Threshold Coverage.  Federal contractors and subcontractors with a government contract in excess of $25,000/$100,000 are required to provide equal opportunity and take affirmative action for four categories of veterans:  (i) disabled veterans; (ii) recently separated veterans (i.e. veterans who were discharged or released from active duty within the last three years); (iii) Armed Forces service medal veterans (i.e. veterans who, while serving on active duty in the U.S. military, ground, naval or air service, participated in a U.S. military operation for which an Armed Forces service medal was awarded pursuant to E.O. 12985); and (iv) other protected veterans (i.e., veterans who served on active duty in the U.S. military, ground, naval or air service during a war or in a campaign or expedition for which a campaign badge has been authorized under the laws administered by the Department of Defense).2 41 C.F.R. § 60-250.4; 41 C.F.R. § 60-300.4; 38 U.S.C. § 4212.

Contract Clauses.  A covered contractor must include eleven equal opportunity clauses concerning covered veterans in each of its contracts and subcontracts.  The clauses are set out in 41 C.F.R. § 60-250.5; 41 C.F.R. § 60-300.5.  However, rather than setting forth verbatim each of the clauses, the contractor may incorporate the clauses by reference.  41 C.F.R. § 60-250.5(d); 41 C.F.R § 300.5(d).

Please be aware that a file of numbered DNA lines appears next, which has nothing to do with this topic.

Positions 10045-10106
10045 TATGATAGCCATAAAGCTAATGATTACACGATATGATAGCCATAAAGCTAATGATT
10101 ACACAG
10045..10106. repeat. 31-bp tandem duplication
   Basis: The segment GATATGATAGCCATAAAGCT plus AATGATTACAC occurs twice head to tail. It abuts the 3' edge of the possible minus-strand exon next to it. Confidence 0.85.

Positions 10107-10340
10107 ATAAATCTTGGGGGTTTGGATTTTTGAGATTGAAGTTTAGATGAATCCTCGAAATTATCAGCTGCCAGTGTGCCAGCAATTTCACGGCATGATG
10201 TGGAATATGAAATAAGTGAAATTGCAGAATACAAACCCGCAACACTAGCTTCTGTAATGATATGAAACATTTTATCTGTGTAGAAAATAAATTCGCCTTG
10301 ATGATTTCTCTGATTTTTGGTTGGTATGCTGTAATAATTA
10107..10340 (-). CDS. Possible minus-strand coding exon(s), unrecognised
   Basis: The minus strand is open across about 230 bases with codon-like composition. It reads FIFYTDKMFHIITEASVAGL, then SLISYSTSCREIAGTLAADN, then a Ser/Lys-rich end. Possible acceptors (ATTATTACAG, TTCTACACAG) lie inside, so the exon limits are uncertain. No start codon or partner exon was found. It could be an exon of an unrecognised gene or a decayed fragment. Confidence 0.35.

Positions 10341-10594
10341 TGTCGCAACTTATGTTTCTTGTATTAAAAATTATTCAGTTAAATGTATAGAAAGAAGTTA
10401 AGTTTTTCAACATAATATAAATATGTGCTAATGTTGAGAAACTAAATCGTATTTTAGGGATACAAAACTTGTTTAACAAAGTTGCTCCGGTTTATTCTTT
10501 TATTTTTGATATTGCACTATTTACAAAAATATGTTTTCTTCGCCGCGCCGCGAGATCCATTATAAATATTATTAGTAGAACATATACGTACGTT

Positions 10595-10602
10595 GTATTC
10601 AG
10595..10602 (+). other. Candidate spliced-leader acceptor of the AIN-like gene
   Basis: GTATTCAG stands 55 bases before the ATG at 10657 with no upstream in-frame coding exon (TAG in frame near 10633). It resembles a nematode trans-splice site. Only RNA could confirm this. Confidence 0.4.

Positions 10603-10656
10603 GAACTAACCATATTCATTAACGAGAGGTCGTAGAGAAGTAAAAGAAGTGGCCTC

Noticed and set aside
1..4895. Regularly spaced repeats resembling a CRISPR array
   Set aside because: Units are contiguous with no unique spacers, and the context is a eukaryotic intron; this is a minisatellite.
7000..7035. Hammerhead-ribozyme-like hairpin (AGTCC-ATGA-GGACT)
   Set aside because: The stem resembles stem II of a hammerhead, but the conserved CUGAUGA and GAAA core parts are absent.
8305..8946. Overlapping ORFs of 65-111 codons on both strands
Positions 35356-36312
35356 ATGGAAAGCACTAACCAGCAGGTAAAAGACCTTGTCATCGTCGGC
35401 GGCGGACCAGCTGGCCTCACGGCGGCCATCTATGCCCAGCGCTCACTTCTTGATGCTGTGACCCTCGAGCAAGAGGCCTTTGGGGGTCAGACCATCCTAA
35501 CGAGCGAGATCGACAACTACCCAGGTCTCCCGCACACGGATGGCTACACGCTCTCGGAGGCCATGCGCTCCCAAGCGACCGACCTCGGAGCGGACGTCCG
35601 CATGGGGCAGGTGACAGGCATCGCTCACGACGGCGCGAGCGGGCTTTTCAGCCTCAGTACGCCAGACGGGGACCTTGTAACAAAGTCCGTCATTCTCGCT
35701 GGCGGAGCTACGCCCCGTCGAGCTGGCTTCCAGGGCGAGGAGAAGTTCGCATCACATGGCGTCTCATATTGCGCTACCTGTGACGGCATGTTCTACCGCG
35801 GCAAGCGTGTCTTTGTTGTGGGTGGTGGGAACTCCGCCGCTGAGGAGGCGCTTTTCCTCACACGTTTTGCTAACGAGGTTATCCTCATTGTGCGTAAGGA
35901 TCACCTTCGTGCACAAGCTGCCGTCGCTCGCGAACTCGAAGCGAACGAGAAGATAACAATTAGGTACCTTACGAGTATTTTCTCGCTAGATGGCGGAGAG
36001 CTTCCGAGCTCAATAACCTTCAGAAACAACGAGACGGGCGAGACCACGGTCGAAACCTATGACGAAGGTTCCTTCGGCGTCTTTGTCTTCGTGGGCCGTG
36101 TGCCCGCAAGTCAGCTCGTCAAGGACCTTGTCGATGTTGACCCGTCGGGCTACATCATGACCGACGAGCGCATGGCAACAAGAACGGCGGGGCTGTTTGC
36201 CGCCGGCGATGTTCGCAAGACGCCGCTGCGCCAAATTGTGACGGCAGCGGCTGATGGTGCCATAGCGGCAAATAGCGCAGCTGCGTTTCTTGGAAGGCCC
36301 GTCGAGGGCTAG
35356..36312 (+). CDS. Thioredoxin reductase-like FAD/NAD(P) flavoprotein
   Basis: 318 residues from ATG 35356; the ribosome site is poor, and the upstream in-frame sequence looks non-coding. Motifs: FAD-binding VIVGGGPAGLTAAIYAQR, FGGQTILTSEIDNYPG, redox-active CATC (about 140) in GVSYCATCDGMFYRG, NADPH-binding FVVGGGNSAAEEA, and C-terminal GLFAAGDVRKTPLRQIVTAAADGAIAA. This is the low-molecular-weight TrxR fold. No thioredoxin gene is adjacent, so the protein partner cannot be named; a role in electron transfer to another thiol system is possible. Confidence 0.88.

Notification of Job Openings.  Contractors must list all employment openings, except executive and senior management openings, positions filled from within the contractor’s organization and positions lasting three days or less, with the appropriate state workforce agency job bank or the local employment service delivery system where the opening occurs.  41 C.F.R. § 60-250.5(a)(2); 41 C.F.R. § 60-300.5(a)(2).

Postings.  Contractors must post in conspicuous places, available to employees and applicants, a VEVRAA posting as provided in 41 C.F.R. § 60-250.5(a)(9) and 41 C.F.R. § 60-300.5(a)(9).  The Department of Labor’s “5-in-1” poster fulfills these explicit requirements.

Written Affirmative Action Program.  Federal contractors or subcontractors with (i) 50 or more employees and (ii) a government contract for $50,000 or more (entered into before December 1, 2003); or $100,000 or more (entered into or modified on or after December 1, 2003), are required to develop a written AAP for each of their establishments.  41 C.F.R. § 60-250.40; 41 C.F.R. § 60-300.40.